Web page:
It is a further feature of the invention to provide a method of defrosting an evaporator coil of a transport temperature control unit. The transport temperature control unit may be operable to circulate refrigerant through the evaporator coil for cooling a conditioned space within a transportable vehicle and may be operable to maintain an air temperature of the conditioned space within a range of a desired temperature. The method includes sensing the air temperature of the conditioned space, enabling a warm load defrost when the air temperature of the conditioned space is greater than the desired temperature, initiating a first defrost cycle for removing condensate from the evaporator coil and terminating the first defrost cycle. The first defrost cycle has a defrost duration time. The method also includes establishing a defrost interval time dependent on the defrost duration time and initiating a second defrost cycle after the defrost interval time expires.

BRIEF DESCRIPTION OF THE DRAWINGS

FIGS. 1-4 are flow charts showing an algorithm in the form of a computer program that can be used to practice a method of defrosting an evaporator coil of a transport temperature control unit.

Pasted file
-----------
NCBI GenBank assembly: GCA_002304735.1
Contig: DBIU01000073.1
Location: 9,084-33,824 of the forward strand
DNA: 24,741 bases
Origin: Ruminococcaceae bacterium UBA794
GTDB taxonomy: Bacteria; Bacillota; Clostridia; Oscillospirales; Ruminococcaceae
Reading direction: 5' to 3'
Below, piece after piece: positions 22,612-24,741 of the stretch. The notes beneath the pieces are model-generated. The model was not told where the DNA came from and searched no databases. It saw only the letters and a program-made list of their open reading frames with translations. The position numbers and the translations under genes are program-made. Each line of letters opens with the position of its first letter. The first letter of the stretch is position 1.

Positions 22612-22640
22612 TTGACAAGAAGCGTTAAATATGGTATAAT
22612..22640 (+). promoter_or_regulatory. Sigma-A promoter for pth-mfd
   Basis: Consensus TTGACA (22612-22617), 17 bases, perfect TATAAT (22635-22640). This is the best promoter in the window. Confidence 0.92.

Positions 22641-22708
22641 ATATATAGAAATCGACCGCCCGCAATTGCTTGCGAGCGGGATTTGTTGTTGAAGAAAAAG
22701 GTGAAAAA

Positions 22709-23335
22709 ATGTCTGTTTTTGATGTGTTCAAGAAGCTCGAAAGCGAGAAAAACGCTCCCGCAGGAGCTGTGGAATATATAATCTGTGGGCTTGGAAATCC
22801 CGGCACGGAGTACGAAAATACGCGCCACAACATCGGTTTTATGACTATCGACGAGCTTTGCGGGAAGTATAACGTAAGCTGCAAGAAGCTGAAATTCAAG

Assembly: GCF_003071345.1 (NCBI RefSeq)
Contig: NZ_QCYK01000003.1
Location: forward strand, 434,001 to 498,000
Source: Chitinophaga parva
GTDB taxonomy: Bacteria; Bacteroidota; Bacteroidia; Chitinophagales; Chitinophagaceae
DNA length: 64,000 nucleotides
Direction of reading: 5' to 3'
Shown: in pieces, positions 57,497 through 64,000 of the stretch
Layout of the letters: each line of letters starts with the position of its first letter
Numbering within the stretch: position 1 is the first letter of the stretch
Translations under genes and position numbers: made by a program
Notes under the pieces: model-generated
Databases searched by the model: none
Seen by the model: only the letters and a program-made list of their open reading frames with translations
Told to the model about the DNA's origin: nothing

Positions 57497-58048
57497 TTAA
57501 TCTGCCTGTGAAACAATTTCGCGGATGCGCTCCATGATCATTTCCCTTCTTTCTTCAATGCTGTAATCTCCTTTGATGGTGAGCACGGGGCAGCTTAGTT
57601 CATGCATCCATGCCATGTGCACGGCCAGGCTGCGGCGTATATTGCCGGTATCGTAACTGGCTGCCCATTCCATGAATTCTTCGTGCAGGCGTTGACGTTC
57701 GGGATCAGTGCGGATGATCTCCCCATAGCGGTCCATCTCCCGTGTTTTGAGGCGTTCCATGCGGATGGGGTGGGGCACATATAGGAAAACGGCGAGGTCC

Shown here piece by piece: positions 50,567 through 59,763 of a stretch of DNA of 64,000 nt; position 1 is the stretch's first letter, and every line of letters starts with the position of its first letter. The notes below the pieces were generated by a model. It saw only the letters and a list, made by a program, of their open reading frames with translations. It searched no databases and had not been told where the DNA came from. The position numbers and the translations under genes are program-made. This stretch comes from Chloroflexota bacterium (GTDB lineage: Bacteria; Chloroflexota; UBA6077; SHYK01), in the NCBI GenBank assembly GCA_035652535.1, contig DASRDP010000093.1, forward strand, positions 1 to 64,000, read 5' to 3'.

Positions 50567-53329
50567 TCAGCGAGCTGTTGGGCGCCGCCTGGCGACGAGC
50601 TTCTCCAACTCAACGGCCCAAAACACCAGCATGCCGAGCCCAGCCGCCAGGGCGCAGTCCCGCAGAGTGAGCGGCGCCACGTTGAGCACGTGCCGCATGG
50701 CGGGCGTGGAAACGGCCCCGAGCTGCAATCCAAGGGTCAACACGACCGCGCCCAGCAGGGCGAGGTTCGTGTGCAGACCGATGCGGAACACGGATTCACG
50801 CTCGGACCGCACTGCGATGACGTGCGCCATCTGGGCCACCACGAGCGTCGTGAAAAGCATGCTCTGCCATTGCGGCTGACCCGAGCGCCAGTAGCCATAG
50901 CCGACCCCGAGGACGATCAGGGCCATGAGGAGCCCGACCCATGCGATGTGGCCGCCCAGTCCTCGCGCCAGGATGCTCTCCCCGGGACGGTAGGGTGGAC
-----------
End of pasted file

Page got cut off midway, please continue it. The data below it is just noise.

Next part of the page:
FIG. 5 is a side view, partially in section, of a vehicle having the transport temperature control unit.

FIG. 6 is a schematic representation of the transport temperature control unit in FIG. 5.

Before an embodiment of the invention is explained in detail, it is to be understood that the invention is not limited in its application to the details of the construction and arrangements of the components set forth in the following description or illustrated in the drawings. The invention is capable of other embodiments and of being practiced or carried out in various ways. Also, it is understood that the phraseology and terminology used herein is for the purpose of description and should not be regarded as limiting. The use of “including”, “comprising” and “having” and variations thereof herein is meant to encompass the items listed thereafter and equivalents thereof as well as additional items.

DETAILED DESCRIPTION OF THE PRESENT INVENTION

The present invention is used to defrost a transport temperature control unit. More particularly, the present invention is used to defrost an evaporator coil of the transport temperature control unit when warm cargo or a warm load is detected within a conditioned space of a transport vehicle. This kind of defrost can be considered warm load defrost.

The temperature control unit has a cool mode and a heat mode to respectively cool and heat the conditioned space. Defrosting of the evaporator coil is only necessary in the cool mode, therefore, only the cool mode will be discussed hereinafter.

Warm cargo loaded into the conditioned space typically has more moisture than cargo that is cooled prior to being loaded into the conditioned space. More condensate tends to form on the evaporator coil when warm cargo is loaded into the conditioned space than when cool cargo is loaded into the conditioned space.

A defrost cycle is generally used to defrost the evaporator coil and includes circulating warm fluid through the evaporator coil to remove condensate from the coil.